No wonder ascetic South Asians started asking, “How do I get off this train”?  If you’re not an especially nasty fellow, but still don’t learn your lessons very well, you could be repeatedly reincarnated for at least 311 billion years, at the end of which all you have to look forward to is another 311 billion years of suffering.  One hopes that after a few million reincarnations something might stick, but what can I say, I have that sort of linear optimism.  This to me, explains the irrational exuberance of most Bollywood productions.  You’ve got to do something to lighten up the prospect of the next 311 billion years of suffering.  Self-described Buddhist and horror writer William Scheinman put it best when he said, “Philosophically, Buddhism and horror have one very important thing in common: both embody a radical skepticism about the nature of so-called “consensus” reality. In horror fiction, when reality is torn apart, our sense of safety is shattered and fear is likely to arise — but we may learn a lot about the world of our minds in the process, about the simple things we take for granted, and we’ll have fun doing it. An English ghost story is a perfect example of this “tearing apart” of reality, as are the “cosmic horror” tales of H. P. Lovecraft. In Buddhist practice, when insight arises fear will result when the ego, desperately holding on to its habits and identifications, recoils at the yawning emptiness before it. In that case, the ego can be trained to release itself and the experience of insight may become sustained. In the case of a really good horror novel, the reader’s imagination about reality may be altered forever and certain aberrant images may burn in the mind for years.”  The gaping chasm of the endless cycle of death and rebirth rends any given reality, a mere mote in Brahma’s eye that is thus a fertile source for the existential terror of never getting one’s chakra’s aligned.

The Hellenistic philosophy of Stoicism (founded in the 3rd Century B.C by Zeno of Citium in Athens) was all the rage among elite Greeks and Romans, emphasizing the destructiveness of emotions to moral judgment, and the determinism of the universe in guiding the fates of those without Stoic virtues.  Oddly, the Stoics also espoused the idea of the Ekpyrosis, that is, that the universe was continually destroyed and renewed.  Stoic Roman Marcus Tullius Cicero summarized their views nicely when he observed that the universe is constituted out of fire, dies in a conflagration, and is reconstituted out of fire.

The stars have their revolutions in the sky, and are continued by the tendency of all parts towards the centre; their duration is perpetuated by their form and figure, for they are round; which form, as I think has been before observed, is the least liable to injury; and, as they are composed of fire, they are fed by the vapours which are exhaled by the sun from the earth, the sea, and other waters; but when these vapours have nourished and refreshed the stars, and the whole sky, they are sent back to be exhaled again; so that very little is lost or consumed by the fire of the stars and the flame of the sky. Hence we Stoics conclude, which Pansetius is said to have doubted of, that the whole world at last would be consumed by a general conflagration; when all moisture being exhausted, neither the earth could have any nourishment, nor the air return again, since water, of which it is formed, would then be all consumed; so that only fire would subsist; and from this fire, which is an animating power and a Deity, a new world would arise and be re-established in the same beauty (Cicero, “On the Nature of the Gods”, Book 2, Chapter XLVI).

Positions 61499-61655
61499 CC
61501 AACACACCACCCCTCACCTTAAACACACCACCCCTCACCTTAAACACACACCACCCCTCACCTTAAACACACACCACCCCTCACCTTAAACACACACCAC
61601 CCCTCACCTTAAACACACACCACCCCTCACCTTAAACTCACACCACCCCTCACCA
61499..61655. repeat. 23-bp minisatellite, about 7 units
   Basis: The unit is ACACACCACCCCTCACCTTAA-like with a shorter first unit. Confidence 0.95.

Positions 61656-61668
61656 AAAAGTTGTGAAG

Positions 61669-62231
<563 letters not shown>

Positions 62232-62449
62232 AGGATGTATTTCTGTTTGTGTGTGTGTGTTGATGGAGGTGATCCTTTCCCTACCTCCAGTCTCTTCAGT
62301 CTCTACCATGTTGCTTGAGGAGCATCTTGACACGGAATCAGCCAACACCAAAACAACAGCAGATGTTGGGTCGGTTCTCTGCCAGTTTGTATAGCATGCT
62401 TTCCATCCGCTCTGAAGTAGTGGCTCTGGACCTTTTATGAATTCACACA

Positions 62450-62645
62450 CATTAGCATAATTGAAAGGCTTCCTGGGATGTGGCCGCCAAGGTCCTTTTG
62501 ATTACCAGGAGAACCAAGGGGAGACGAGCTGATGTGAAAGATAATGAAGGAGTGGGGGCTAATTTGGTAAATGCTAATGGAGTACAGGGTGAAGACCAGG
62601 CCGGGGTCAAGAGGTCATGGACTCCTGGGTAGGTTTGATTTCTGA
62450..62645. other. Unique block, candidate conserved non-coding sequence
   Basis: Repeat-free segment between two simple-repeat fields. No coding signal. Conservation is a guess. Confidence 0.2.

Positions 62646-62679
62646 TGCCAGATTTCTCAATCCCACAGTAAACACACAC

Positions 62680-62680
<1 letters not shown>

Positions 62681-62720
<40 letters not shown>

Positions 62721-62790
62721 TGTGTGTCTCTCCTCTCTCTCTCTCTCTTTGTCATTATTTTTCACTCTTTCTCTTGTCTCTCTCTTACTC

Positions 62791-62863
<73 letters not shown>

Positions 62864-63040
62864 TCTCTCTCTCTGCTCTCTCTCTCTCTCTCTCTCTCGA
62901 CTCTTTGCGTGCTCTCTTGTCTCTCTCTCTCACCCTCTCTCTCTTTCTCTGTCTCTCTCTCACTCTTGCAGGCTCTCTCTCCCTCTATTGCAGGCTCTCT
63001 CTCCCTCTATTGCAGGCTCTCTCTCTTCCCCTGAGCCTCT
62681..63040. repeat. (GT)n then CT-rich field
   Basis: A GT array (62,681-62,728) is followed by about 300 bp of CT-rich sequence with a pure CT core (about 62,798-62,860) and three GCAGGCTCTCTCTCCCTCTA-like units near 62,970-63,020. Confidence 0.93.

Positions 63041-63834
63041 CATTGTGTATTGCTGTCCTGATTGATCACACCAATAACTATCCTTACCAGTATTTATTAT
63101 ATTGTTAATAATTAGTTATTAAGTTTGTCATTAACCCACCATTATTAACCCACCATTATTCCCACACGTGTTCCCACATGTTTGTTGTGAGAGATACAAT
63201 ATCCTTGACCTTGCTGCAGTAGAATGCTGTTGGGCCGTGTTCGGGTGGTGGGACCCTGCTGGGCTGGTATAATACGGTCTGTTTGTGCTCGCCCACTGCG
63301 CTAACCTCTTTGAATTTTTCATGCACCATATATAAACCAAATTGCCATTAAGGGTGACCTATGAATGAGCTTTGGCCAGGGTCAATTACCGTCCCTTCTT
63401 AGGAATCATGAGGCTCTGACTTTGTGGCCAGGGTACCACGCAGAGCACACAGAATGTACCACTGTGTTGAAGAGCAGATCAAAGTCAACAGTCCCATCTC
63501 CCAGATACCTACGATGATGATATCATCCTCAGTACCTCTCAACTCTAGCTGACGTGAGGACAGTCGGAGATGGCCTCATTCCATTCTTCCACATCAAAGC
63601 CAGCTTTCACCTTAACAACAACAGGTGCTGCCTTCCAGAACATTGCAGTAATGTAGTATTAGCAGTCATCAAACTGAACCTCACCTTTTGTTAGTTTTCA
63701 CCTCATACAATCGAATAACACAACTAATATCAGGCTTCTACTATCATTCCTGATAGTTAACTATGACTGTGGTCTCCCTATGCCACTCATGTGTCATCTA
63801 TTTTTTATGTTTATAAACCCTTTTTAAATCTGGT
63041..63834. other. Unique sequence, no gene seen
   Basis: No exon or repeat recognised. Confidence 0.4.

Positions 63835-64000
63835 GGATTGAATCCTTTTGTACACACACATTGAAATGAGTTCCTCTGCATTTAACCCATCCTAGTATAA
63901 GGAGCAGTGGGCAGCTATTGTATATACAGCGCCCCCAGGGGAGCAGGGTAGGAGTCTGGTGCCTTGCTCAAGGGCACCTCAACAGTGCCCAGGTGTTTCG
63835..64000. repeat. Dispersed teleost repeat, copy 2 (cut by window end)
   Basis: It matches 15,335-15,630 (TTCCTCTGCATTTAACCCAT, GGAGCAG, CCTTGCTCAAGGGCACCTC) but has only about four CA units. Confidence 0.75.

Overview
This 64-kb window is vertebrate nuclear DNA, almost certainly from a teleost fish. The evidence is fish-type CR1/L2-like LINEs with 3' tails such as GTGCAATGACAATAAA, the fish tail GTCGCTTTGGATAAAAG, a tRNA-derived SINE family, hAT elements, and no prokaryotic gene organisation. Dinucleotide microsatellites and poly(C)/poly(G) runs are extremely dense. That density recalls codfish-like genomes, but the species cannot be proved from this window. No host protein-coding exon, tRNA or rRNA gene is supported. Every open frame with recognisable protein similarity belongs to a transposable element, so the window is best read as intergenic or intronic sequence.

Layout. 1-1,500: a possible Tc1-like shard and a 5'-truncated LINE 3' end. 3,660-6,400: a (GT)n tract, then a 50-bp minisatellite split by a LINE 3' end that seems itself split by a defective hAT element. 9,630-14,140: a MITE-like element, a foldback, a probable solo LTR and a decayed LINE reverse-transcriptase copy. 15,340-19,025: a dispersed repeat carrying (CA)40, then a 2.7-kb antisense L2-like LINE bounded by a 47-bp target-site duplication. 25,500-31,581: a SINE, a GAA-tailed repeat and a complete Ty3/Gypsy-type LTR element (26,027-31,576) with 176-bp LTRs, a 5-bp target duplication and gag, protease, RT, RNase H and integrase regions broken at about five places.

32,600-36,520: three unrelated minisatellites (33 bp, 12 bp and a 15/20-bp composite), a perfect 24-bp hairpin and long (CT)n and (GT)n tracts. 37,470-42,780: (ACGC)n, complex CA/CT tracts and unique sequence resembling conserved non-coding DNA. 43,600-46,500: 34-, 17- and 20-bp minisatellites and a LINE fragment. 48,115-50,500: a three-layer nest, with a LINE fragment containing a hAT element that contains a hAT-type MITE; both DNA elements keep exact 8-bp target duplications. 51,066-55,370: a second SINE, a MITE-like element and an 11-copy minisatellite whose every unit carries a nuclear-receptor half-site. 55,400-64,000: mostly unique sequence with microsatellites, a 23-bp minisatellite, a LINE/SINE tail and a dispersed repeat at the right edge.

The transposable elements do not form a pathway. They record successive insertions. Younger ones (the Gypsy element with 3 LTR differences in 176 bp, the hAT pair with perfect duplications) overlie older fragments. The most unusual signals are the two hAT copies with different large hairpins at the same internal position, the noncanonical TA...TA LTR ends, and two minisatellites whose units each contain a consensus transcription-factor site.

While I can appreciate Cicero’s aesthetic sense, I still have problems with being consumed in a final conflagration, no matter how beautiful the renewed world is.  It seems that in contrast to our modern apocalyptic fantasies, which generally also end in some horrible Armageddon scenario, but invariably involve our perception that we might be one of the chosen few to survive, more ancient notions of the apocalypse entailed at the end of each turn of the wheel in a cyclical universe, we are pretty much erased.  Everybody and everything.  Maybe you wind up repeatedly reincarnated as a rat for a few million years, but then some divine critter has the good sense to wipe the slate clean and start over, again and again.  I guess patience is an important virtue for a god.  Which begs the question, how come they keep flooding the world?  And why does the current cycle of time always have to end in cataclysm.  It’s like the gods are worried about getting audited and want to shred the documents.  The Hopi Indians of North America similarly suggest there have been three worlds prior to ours (and presumably there will be a few more after) and each one has been wiped out in a fit of pique by the local supernatural bigwig.  The creator god Tawa made three worlds, the natives got uppity, and he successively took them out with extreme prejudice, resulting in our current Fourth World.  The Hopi myth talks about movement from underworlds to the surface, but one wonders if we are still living in an underworld, and one day an angry god will give us our just deserts.